Why use the leaf stage?
Leaf stage helps to identify when a paddock is ready to be grazed and indicates how well rotation length fits with current pasture growth conditions. In spring, using leaf stage will impact on the amount and quality of pasture grown later in the season. Further, good grazing management in spring increases tillering in perennial ryegrass.
The leaf stage takes into consideration:
Quantity and quality of pasture accumulated
- Grazing too late, increasing rotation length beyond the 3-leaf stage results in wastage as the first leaf begins to die. This dead material reduces pasture quality.
- Fast rotations where pastures are consistently grazed before the 2-leaf stage of regrowth will significantly reduce pasture growth and yield.
Tiller energy status and the ability for a pasture to recover after grazing
- Consistently grazing pastures before the 2-leaf stage significantly reduces pasture regrowth as it does not allow the plants reserves to be fully restored
How to incorporate leaf stage into grazing management?
- To determine the leaf stage of a perennial ryegrass pasture, collect 10 ryegrass tillers across the paddock. Ryegrass tillers are usually red/purple at the base.
- Compare each of the tillers with the picture below, if they are all between the two and three leaf stages then the paddock is ready to be grazed.
Assessing rotation length
Rotation length is a practical way to manage pasture growth and quality. Through rotation length we can manage leaf stage and through leaf stage we can evaluate if the rotation length is optimal.
Rotation length can be adjusted to different times of year and pasture situation.
- Increasing rotation length to graze pasture at the 3-leaf stage results in a yield advantage compared with grazing at the 2-leaf stage. For example, the yield advantage was measured to be 1.1 t DM/ha/year for Canterbury irrigated pastures.
- Slowing rotation length to graze closer to the 2 leaf stage can be necessary when you can’t see any bare ground through the pasture e.g. canopy closure or when you are trying to reduce growth rates to help manage a surplus.
- Grazing before the two leaf stage should not be done repeatedly or the plant will die. If pastures are consistently at canopy closure before the two leaf stage, re-assess the nitrogen fertiliser policy (nitrogen grows bigger leaves) or grazing intensity. High post grazing residuals result in canopy closure earlier in the regrowth cycle.
- Increasing rotation length to graze pasture after the three leaf stage reduces pasture quality as older leaves begin to die. However, grazing beyond the three leaf stage is a strategy to manage feed supply at key times of the year, such as transferring pasture from winter into early spring or spring into summer deficit periods.
Leaf appearance rates depend on soil temperature and moisture availability, with leaves taking longer to appear when it is cooler or when soil water is limited.
To determine rotation length
|Average temperature||13 - 16oC||18 - 20oC||14 - 20oC||10 - 13oC|
|Time taken for one leaf to fully grow||9 - 11 days||8 - 10 days||8 - 12 days||11 - 15 days|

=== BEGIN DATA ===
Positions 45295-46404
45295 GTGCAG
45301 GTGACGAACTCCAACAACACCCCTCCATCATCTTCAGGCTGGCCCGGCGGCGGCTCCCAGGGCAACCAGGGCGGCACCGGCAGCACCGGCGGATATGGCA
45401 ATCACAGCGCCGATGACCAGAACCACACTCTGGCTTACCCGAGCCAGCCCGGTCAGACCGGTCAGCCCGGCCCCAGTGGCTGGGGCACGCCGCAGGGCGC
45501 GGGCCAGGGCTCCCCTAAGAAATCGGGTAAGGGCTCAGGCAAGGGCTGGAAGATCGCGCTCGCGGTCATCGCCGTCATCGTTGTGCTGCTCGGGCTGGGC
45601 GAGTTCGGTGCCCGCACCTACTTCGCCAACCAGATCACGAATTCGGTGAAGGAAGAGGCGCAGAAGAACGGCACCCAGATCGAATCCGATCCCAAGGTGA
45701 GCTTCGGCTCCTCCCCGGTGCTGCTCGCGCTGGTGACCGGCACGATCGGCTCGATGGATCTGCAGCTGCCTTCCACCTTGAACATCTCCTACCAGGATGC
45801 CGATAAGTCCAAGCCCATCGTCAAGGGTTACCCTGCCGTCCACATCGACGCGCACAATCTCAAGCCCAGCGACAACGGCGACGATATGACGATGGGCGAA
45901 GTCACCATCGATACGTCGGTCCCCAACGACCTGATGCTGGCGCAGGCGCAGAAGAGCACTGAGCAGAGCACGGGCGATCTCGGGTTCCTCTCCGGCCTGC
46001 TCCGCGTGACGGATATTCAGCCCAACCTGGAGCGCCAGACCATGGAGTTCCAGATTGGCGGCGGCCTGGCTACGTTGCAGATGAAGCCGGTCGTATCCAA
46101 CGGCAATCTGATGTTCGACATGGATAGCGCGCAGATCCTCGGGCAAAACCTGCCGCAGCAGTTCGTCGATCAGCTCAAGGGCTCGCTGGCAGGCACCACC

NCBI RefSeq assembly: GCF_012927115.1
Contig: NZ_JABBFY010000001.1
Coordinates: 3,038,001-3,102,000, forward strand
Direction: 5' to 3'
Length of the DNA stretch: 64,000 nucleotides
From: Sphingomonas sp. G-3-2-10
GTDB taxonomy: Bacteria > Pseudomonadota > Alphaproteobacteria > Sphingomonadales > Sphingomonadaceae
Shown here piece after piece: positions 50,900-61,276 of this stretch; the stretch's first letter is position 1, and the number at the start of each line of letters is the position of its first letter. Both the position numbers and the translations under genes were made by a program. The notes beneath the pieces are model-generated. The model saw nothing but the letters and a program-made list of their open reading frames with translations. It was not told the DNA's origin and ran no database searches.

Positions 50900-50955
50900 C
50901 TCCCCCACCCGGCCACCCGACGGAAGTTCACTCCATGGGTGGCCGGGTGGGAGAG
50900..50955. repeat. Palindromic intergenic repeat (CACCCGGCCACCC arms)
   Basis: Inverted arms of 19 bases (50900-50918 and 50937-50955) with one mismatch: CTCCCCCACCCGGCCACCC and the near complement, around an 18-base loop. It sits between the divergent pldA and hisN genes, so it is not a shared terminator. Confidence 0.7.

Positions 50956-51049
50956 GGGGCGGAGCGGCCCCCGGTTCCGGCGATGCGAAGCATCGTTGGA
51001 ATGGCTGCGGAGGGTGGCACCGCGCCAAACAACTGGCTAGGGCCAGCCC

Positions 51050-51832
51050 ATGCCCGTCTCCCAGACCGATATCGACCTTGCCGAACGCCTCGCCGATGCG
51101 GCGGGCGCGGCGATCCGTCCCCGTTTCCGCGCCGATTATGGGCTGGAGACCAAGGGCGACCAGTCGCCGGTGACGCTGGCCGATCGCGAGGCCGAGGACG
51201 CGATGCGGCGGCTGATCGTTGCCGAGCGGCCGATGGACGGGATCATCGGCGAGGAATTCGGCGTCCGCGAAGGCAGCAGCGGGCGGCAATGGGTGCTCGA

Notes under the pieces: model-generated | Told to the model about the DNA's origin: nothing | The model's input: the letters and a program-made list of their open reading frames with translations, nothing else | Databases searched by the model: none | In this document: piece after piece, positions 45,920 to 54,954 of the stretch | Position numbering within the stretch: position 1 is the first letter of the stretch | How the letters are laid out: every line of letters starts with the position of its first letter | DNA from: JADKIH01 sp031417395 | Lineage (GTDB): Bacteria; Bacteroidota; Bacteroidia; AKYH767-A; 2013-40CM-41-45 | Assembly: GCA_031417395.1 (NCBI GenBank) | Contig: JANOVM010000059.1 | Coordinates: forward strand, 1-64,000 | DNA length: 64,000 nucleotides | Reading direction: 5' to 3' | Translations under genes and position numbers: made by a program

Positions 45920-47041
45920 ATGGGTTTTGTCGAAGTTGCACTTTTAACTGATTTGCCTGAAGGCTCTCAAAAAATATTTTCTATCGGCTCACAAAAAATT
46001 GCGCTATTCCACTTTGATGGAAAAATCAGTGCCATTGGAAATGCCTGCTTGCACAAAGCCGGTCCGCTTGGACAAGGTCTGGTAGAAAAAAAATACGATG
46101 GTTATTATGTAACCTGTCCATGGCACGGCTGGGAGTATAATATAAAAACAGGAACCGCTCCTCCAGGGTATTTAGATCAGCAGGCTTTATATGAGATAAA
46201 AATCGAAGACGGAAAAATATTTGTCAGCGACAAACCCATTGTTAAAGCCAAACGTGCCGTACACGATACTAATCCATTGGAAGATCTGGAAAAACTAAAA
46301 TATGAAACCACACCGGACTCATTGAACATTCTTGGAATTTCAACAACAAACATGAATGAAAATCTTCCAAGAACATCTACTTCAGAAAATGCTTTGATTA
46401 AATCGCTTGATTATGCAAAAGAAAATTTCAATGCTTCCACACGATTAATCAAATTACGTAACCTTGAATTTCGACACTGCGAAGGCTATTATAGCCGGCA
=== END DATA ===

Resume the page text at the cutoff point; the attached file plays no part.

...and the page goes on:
|Average temperature||11 - 16oC||16 - 20oC||12 - 20oC||9 - 12oC|
|Time taken for one leaf to fully grow||9 - 13 days||8 - 11 days||8 - 14 days||12 - 16 days|
|Average temperature||9 - 16oC||16 - 19oC||10 - 18oC||7 - 10oC|
|Time taken for one leaf to fully grow||9 - 16 days||9 - 11 days||10 - 17 days||15 - 21 days|
|Bay of Plenty|
|Average temperature||10 - 16oC||16 - 20oC||11 - 20oC||7 - 12oC|
|Time taken for one leaf to fully grow||9 - 15 days||8 - 11 days||8 – 16 days||12 - 21 days|
|Average temperature||10 - 16oC||14 - 18oC||10 - 18oC||8 - 10oC|
|Time taken for one leaf to fully grow||9 - 15 days||10 - 12 days||10 - 17 days||15 - 18 days|
|Lower North Island|
|Average temperature||10 - 16oC||14 - 20oC||10 - 18oC||8 - 10oC|
|Time taken for one leaf to fully grow||9 - 15 days||8 - 12 days||10 - 17 days||15 - 18 days|
|Top of South Island/Westland|
|Average temperature||10 - 16oC||14 - 18oC||10 - 18oC||7 - 9oC|
|Time taken for one leaf to fully grow||9 - 15 days||10 - 12 days||10 - 17 days||16 - 21 days|
|Average temperature||7 - 14oC||13 - 18oC||6 - 16oC||2 - 8oC|
|Time taken for one leaf to fully grow||10 - 21 days||10 - 13 days||11 - 28 days||18 - 72 days|
|Average temperature||7 - 13oC||13 - 18oC||6 - 15oC||2 - 8oC|
|Time taken for one leaf to fully grow||11 - 21 days||10 - 13 days||12 - 28 days||18 - 72 days|
The table presents approximate leaf appearance rates for different regions based on average temperatures and soil water availability of at least 40%.
- To determine the minimum rotation length (i.e. two leaf stage) multiply the time taken for one leaf to grow by two
- For the maximum rotation length multiply the time taken by three.
This can be used as a guide but it is important to determine the leaf stage of your own pastures using the ryegrass picture outlined above
Leaf stage should be used in combination with yield measurements and feed demand information
Rather than rigid adherence to a single leaf stage grazing target, grazing management must also consider needs such as pasture cover targets, feed demand requirements and pasture quality. For example, during periods of high growth rates in spring, lower stocked-farms may graze closer to the 2-leaf stage to control pastures covers and maintain pasture quality.